Govaerts R, Barker C, 2016. World Checklist of Iridaceae. London, UK: Royal Botanic Gardens, Kew. http://apps.kew.org/wcsp/

Johnson SD, 2010. The pollination niche and its role in the diversification and maintenance of the southern African flora. , Philosophical Transactions of the Royal Society B, 365:490-516

Jørgensen PM, León-Yánez S, 1999. Catalogue of the vascular plants of Ecuador. , Monographs in Systematic Botany from the Missouri Botanical Garden, 75:1-1182

Jørgensen PM, Nee MH, Beck SG, 2014. Catalogue of vascular plants of Bolivia. , Monographs in systematic botany from the Missouri Botanical Garden, 127:1–1744

Kato H, 2007. Herbarium records of Makino Herbarium, Tokyo Metropolitan University.

Lavergne C, 2006. List des especes exotiques envahissantes a la Reunion [List of exotic invasive species on Reunion.]. Pacific Island Ecosystems at Risk (PIER). http://www.hear.org/pier/references/pierref000519.htm

Mir C, 2012. Estrategia Nacional de Especies Exóticas Invasoras Realizado en el marco del Proyecto “Mitigando las amenazas de las especies exóticas invasoras en el Caribe Insular”. Dominican Republic: Ministerio de Medio Ambiente y Recursos Naturales Santo Domingo.

Missouri Botanical Garden, 2016. Tropicos database. St. Louis, Missouri, USA: Missouri Botanical Garden. http://www.tropicos.org/

Owen SJ, 1997. Ecological weeds on conservation land in New Zealand: A database. Working draft. Wellington, New Zealand: Department of Conservation.

PIER, 2016. Pacific Islands Ecosystems at Risk. Honolulu, USA: HEAR, University of Hawaii. http://www.hear.org/pier/index.htm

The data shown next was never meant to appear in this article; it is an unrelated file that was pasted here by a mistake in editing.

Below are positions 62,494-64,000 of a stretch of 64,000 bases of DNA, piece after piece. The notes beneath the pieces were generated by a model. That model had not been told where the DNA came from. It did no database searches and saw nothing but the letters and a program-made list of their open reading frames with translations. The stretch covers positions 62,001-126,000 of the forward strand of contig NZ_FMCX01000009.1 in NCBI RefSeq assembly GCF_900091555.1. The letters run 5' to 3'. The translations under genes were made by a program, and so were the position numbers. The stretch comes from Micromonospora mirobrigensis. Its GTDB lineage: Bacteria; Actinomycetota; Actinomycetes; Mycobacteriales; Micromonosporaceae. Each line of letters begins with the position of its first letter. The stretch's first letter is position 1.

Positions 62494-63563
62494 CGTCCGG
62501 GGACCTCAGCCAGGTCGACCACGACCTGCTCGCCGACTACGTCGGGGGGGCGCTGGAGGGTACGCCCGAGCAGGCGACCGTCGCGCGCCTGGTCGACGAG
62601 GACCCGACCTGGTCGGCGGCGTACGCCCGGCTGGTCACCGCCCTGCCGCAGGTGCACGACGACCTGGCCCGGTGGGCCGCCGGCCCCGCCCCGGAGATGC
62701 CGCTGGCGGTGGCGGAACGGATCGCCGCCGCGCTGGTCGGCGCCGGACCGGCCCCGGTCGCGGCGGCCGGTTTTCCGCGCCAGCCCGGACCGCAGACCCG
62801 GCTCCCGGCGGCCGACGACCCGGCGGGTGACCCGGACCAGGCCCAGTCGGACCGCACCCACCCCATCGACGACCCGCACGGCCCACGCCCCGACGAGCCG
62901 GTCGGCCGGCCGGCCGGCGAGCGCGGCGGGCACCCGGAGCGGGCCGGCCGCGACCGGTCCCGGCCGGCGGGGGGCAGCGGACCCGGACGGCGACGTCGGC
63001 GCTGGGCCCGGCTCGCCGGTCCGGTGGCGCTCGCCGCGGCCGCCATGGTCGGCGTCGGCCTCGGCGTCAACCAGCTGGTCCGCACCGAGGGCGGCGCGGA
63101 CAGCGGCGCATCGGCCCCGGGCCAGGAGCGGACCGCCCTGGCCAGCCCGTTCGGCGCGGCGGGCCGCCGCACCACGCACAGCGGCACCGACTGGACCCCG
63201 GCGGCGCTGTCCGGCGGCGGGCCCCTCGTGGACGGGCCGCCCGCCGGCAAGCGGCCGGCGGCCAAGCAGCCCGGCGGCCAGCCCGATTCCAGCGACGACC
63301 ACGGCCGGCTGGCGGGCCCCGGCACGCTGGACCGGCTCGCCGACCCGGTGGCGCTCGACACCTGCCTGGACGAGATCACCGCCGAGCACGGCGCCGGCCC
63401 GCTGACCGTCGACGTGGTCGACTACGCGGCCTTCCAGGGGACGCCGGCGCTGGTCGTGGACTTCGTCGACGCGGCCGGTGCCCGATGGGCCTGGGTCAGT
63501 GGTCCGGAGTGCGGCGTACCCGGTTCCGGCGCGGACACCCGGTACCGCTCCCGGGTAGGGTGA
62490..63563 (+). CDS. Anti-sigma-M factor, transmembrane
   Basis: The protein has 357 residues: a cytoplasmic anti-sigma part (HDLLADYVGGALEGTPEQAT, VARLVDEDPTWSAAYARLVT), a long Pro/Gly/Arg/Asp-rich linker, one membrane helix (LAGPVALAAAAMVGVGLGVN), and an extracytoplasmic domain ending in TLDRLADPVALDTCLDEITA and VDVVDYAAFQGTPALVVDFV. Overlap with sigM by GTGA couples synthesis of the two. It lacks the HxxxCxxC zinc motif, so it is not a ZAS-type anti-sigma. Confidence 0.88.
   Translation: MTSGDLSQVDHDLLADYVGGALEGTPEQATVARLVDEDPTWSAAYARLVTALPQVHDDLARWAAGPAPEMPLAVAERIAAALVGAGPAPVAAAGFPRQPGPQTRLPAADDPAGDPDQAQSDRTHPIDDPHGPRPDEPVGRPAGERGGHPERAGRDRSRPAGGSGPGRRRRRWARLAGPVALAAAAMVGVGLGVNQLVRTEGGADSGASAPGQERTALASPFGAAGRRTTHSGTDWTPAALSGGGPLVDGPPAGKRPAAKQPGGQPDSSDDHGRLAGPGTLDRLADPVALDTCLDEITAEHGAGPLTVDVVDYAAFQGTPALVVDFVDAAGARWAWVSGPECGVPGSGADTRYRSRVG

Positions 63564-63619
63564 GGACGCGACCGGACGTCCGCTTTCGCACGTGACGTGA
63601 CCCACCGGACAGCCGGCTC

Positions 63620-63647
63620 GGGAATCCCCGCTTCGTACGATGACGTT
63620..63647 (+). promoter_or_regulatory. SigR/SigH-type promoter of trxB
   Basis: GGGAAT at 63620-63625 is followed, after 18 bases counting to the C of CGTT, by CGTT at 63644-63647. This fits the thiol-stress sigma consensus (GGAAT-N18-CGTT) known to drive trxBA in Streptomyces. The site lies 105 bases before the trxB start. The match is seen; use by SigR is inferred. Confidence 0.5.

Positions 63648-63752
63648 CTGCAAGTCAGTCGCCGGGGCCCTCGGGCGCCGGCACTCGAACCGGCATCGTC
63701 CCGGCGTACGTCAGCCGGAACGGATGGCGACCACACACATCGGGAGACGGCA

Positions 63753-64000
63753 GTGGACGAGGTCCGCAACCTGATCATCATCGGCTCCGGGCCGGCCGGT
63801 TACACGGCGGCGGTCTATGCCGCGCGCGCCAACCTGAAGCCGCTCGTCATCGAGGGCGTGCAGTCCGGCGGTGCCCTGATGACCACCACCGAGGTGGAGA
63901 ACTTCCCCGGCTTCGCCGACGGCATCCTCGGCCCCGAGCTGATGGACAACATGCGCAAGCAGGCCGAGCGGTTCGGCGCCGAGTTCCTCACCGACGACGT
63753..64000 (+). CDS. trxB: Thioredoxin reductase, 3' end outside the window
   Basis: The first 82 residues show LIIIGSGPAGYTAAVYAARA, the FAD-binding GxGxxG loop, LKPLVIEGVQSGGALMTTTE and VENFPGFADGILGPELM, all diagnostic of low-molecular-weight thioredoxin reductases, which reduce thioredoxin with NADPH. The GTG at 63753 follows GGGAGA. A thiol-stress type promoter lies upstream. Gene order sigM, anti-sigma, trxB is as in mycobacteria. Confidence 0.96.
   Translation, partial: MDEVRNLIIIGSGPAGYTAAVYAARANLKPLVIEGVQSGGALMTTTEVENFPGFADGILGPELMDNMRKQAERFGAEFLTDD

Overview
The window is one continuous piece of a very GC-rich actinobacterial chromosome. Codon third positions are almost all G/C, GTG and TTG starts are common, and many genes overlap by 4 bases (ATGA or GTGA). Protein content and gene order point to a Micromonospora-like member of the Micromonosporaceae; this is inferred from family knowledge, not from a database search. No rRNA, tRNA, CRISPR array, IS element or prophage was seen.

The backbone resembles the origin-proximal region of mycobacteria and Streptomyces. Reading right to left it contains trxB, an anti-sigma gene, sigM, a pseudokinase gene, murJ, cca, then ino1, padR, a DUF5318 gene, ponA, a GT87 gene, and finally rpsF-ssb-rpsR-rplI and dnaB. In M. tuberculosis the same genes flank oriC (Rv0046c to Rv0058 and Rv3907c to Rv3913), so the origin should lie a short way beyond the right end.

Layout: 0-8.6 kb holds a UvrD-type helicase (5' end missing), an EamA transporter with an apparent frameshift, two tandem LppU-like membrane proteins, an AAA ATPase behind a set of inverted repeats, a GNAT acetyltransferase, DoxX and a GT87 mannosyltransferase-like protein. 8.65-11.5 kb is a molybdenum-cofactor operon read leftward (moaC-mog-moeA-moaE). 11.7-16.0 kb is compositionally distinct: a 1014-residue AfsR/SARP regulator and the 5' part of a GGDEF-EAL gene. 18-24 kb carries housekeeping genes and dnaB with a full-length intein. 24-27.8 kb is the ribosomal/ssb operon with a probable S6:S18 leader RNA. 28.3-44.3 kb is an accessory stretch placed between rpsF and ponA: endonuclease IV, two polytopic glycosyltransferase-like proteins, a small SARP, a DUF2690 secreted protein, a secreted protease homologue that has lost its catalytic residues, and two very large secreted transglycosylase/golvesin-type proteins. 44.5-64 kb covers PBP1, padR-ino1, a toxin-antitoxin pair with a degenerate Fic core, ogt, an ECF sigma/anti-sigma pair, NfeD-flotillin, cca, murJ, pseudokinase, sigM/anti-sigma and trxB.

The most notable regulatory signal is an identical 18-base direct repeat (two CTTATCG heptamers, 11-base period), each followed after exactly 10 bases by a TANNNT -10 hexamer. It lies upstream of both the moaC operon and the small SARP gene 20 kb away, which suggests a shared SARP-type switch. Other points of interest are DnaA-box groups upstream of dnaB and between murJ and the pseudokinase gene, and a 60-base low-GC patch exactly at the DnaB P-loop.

Proches S, Cowling RM, Goldblatt P, Manning JC, Snijman DA, 2006. An overview of the Cape geophytes., Biological Journal of the Linnean Society, 87:27-43

Stevens PF, 2012. Angiosperm Phylogeny Website. http://www.mobot.org/MOBOT/research/APweb/

The Royal Horticultural Society, 2016. Online resources for Crocosmia × crocosmiiflora (Lemoine) N.e. Br. 'George Davison' Davison. https://www.rhs.org.uk/plants/details?plantid=4590

USDA-ARS, 2016. Germplasm Resources Information Network (GRIN). Online Database. National Germplasm Resources Laboratory, Beltsville, USA. http://www.ars-grin.gov/cgi-bin/npgs/html/tax_search.pl

USDA-NRCS, 2016. The PLANTS Database. National Plant Data Center, Baton Rouge, USA. http://plants.usda.gov/

Wagner WL, Herbst DR, Sohmer SH, 1999. Manual of the flowering plants of Hawaii. Bernice P. Bishop Museum special publication.. USA, Honolulu: University of Hawaii Press/Bishop Museum Press. 1919 pp.

Weeds of Australia, 2016. Queensland Government Biosecurity Edition. Online resources. http://keyserver.lucidcentral.org/weeds/data/media/Html/index.htm

Weeds of New Zealand, 2016. Weedbusters Weed List. http://www.weedbusters.org.nz/weed-information/weed-list/

Weeds of the Blue Mountains, 2016. Identify weeds. http://weedsbluemountains.org.au/identify-weeds/

Wu T, 2001. Check List of Hong Kong Plants. Hong Kong Herbarium and the South China Institute of Botany. Agriculture, Fisheries and Conservation Department Bulletin 1 (revised):384 pp. http://www.hkflora.com/v2/flora/plant_check_list.php

Contributors

Top of page

08/09/16 Original text by:

Julissa Rojas-Sandoval, Department of Botany-Smithsonian NMNH, Washington DC, USA

Distribution Maps

Top of page
You can pan and zoom the map
Save map